The VA can be very conservative when assigning disability ratings. To qualify for a 100 percent disability rating for back conditions, your issues must extend beyond your back and affect other areas of your body and your life.
For example, to qualify for 100 percent disability for back problems, you may need to show that your spine is locked in an unfavorable position.
This condition may include:
If you have some range of motion, you will not receive a 100 percent disability rating for your back pain. Likewise, if your spine is frozen in a neutral position, it is considered favorable, and you will not be rated as 100 percent disabled.
When assessing VA disability for back pain ratings, the VA will consider a factor known as the painful motion principle. Basically, if you feel pain during movement, your disability rating should be at least 10 percent, even if your range of motion is fairly normal.
Many Veterans who suffer severe functional losses, pain, and the inability to hold employment only receive a 10 percent or 20 percent disability rating when they first apply for benefits. Since the average VA disability rating for back pain is only 10 percent, many Veterans are not receiving the benefits they deserve without further assistance from trained legal professionals.
As you can imagine, a 100 percent disability rating is reserved for those Veterans who have service-related back conditions that cause severe functional limitations. Another way to achieve a 100 percent VA disability rating for back pain is to combine your back-related rating with other conditions that add up to 100 percent disability.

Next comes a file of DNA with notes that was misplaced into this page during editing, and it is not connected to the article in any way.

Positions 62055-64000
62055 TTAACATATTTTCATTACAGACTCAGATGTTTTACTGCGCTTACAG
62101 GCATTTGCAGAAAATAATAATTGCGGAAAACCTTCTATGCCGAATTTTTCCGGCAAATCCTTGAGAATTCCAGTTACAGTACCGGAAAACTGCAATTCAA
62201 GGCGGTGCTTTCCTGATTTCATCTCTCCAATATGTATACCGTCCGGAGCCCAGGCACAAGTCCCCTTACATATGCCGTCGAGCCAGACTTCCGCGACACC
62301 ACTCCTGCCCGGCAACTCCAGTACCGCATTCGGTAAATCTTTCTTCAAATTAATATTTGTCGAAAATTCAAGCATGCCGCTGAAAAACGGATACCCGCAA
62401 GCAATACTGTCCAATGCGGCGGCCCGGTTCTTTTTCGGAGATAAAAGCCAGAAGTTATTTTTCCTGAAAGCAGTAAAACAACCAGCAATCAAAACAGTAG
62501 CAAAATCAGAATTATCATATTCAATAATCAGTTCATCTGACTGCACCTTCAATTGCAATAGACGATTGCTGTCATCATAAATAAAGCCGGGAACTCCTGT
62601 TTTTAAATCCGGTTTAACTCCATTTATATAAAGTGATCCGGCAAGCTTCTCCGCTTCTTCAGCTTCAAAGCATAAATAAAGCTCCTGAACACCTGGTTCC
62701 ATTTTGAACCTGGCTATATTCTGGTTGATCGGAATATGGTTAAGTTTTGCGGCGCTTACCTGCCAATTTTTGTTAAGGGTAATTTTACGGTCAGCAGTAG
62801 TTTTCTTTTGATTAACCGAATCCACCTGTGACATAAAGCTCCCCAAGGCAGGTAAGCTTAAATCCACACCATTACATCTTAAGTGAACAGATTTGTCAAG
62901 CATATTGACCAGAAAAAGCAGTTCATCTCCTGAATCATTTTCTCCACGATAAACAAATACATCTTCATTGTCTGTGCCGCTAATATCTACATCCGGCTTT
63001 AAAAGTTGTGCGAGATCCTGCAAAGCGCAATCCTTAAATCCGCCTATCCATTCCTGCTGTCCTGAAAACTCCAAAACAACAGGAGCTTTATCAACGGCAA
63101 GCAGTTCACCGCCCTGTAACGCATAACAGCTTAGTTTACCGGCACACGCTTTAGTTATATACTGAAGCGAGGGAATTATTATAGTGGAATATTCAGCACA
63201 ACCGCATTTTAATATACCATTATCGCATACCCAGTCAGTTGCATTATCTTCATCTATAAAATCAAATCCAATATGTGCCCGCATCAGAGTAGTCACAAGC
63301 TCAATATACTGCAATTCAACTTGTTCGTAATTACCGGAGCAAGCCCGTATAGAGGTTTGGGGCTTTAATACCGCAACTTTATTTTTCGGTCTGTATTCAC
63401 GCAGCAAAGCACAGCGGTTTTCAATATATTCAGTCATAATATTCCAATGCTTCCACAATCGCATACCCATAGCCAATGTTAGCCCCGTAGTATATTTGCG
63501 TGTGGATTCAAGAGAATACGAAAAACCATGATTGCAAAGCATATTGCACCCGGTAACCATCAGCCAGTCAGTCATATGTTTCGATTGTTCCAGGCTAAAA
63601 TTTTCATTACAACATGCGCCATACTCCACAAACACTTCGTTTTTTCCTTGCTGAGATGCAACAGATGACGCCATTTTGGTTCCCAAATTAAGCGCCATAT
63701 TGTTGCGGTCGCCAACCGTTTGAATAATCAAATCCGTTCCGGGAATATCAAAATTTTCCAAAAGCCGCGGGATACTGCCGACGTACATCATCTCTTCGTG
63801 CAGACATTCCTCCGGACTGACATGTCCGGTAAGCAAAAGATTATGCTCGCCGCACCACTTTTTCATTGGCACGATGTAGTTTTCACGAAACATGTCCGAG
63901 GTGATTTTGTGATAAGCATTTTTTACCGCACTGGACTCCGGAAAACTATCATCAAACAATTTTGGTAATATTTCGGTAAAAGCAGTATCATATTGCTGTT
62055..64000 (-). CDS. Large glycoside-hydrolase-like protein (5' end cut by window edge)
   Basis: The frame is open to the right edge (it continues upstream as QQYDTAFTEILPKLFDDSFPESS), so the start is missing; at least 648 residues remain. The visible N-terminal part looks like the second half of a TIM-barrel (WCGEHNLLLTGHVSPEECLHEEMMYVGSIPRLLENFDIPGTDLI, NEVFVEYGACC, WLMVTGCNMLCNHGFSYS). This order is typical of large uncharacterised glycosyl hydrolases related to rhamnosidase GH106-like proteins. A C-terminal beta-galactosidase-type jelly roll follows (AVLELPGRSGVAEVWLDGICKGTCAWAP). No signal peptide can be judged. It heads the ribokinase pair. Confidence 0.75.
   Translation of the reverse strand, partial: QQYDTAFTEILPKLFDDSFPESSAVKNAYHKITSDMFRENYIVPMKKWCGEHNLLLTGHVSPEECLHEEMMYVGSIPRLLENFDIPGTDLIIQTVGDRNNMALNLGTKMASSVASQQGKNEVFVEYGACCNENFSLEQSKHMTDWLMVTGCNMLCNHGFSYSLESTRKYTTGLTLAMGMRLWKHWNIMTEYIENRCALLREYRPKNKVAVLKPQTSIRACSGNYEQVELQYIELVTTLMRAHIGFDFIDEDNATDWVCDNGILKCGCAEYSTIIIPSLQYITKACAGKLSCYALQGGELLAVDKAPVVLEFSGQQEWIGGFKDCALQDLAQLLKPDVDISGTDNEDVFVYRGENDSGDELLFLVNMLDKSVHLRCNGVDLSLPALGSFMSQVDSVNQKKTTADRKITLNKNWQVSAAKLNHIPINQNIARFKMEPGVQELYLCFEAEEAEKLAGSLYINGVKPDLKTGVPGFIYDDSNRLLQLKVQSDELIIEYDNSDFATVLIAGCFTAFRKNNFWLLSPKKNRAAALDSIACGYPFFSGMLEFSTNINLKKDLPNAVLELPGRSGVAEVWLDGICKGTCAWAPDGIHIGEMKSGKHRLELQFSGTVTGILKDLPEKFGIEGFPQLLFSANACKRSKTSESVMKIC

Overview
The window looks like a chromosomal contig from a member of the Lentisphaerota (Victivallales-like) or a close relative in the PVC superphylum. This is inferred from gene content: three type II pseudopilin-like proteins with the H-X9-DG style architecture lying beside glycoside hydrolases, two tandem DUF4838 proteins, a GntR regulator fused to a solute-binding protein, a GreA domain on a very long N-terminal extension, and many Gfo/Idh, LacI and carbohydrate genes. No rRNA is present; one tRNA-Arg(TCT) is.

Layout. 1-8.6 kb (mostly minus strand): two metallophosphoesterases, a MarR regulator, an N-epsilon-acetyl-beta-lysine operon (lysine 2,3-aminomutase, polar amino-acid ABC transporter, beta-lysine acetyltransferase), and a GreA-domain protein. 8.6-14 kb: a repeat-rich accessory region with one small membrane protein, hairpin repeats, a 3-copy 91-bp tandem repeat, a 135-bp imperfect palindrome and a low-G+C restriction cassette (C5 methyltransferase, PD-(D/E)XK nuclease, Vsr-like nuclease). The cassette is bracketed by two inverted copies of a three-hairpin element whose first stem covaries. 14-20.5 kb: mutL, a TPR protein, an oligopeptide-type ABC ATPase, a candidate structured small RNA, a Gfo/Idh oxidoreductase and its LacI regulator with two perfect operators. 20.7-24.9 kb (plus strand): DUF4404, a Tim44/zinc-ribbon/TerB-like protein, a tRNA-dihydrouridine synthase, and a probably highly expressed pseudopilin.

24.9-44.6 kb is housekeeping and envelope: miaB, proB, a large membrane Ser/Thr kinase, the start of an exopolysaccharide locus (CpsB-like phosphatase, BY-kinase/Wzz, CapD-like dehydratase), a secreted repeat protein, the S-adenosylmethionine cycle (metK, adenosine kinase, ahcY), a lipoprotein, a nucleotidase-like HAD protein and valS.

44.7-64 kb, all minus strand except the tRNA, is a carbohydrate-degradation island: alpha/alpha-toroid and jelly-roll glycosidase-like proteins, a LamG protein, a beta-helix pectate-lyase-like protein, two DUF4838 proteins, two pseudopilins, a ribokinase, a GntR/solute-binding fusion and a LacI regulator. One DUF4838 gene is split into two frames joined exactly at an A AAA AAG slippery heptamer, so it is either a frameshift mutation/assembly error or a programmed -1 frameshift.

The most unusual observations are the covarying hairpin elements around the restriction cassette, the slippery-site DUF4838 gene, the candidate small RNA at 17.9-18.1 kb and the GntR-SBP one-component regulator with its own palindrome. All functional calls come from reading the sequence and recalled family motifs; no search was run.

Some of the more common back injuries Veterans suffer as a result of their military service include:
In addition to showing an injury or disability, Veterans must show that their condition or illness is the result of an event that happened during their service to qualify for VA benefits.
As mentioned earlier, back problems are one of the most common conditions reported by adults, not just Veterans. Back problems can be caused by many factors, including age, degeneration, normal daily activities, and regular wear and tear. Proving a military connection can be challenging, especially if your symptoms did not appear for several years after your separation from duty.
To prove your injury is service-related, you need to show:
Evidence to support these factors could include medical records, statements from you or service buddies and family members, and your military service records. Some Veterans do not provide enough evidence to support their application, and their request for disability benefits is denied, or they receive a very low rating, which means a lower amount of benefits each month.
If your application results were unfavorable, you have several options. You might:
If you’re a Veteran who suffered a service-related injury or event and now you face back pain as a result, reach out to Berry Law to learn more about your legal right to VA benefits. We are Veterans fighting for Veterans, and we’ll go to battle for you to ensure you receive the benefits you deserve.